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    We conducted a soil monitoring project in 1992 after a shelterwood harvest. One year after harvesting, we determined that 21.32 percent of the area in Unit 5 of the Pool Timber Sale was considered to have detrimental soil compaction. In 2007, we conducted another monitoring project on the same stand by the same person to determine the degree of soil compaction recovery on skid trails. Results from the 2007 monitoring showed that detrimental soil compaction still existed in the stand and that there was no significant difference between the 1992 and the 2007 skid trail bulk densities. Monitoring the occurrence of platy structure on these sites was not an accurate predictor of detrimental soil compaction.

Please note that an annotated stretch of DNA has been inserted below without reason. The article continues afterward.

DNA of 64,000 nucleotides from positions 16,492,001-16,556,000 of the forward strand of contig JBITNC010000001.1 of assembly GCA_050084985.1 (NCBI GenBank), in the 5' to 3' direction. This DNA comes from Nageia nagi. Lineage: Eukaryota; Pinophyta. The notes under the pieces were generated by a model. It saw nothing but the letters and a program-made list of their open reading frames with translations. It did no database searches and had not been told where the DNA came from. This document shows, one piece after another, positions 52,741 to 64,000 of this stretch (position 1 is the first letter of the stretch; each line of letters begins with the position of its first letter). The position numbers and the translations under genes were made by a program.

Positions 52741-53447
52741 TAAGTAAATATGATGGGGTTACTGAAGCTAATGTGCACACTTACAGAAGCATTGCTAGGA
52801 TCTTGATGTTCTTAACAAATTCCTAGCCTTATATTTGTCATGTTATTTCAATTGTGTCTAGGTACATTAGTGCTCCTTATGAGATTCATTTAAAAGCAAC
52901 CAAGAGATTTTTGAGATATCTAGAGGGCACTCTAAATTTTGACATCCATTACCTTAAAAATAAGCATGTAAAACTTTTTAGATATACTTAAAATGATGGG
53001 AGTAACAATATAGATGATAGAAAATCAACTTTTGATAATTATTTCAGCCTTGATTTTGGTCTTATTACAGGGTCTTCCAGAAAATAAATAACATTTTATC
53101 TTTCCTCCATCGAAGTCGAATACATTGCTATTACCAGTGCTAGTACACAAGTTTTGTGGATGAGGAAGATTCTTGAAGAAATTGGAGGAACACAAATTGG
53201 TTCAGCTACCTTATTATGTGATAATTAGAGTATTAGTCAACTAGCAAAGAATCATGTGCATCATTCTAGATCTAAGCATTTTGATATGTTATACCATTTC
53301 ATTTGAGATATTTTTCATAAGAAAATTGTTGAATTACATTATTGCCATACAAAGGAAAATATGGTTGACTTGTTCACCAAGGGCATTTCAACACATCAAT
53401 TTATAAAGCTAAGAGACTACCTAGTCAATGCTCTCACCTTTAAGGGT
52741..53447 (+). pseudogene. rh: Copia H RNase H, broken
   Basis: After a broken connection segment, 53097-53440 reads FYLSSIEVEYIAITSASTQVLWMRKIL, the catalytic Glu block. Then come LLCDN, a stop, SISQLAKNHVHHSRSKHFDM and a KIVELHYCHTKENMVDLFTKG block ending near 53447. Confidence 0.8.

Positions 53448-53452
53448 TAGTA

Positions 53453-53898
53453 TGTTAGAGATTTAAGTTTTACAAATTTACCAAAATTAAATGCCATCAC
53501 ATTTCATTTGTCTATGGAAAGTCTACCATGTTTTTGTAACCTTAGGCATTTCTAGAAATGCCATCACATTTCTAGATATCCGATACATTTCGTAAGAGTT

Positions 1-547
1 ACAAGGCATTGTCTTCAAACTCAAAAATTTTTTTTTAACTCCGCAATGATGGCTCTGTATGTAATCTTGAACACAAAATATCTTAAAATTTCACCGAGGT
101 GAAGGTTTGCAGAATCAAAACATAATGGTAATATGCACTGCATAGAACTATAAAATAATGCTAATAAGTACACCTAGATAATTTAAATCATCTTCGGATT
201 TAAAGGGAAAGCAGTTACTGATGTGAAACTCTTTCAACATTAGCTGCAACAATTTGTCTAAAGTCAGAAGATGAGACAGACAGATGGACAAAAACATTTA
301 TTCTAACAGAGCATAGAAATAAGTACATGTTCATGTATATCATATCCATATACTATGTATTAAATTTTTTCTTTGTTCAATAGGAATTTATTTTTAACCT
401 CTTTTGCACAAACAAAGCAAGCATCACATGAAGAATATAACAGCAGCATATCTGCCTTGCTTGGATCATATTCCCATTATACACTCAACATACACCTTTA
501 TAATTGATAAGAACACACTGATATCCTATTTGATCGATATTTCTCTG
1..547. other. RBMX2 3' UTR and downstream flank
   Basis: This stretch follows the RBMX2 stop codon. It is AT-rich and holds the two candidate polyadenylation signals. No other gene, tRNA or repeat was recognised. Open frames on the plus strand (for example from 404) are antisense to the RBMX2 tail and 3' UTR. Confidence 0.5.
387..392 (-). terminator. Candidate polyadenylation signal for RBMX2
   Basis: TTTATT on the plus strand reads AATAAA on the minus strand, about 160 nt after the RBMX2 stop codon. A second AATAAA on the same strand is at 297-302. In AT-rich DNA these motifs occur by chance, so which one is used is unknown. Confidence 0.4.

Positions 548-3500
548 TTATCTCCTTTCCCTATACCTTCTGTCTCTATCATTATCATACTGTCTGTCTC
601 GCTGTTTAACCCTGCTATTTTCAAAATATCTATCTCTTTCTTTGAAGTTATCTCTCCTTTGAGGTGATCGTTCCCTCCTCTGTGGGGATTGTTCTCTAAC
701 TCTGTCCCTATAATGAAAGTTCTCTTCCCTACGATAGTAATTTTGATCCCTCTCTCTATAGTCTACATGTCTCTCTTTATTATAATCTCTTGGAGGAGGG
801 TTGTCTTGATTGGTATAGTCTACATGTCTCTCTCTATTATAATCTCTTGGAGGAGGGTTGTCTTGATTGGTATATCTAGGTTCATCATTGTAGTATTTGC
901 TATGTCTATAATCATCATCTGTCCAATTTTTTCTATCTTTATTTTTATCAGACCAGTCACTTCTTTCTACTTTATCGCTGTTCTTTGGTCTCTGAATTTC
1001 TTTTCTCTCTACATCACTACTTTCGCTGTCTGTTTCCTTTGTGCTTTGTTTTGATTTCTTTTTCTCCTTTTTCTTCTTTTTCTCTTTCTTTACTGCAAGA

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    Rawinski, John J.; Page-Dumroese, Deborah S. 2008. Soil compaction monitoring of the Pool Timber Sale, Rio Grande National Forest, Colorado, 16 years after logging. Gen. Tech. Rep. RMRS-GTR-215. Fort Collins, CO: U.S. Department of Agriculture, Forest Service, Rocky Mountain Research Station. 12 p.


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    compaction, soil monitoring, skid trails, soil recovery, harvesting

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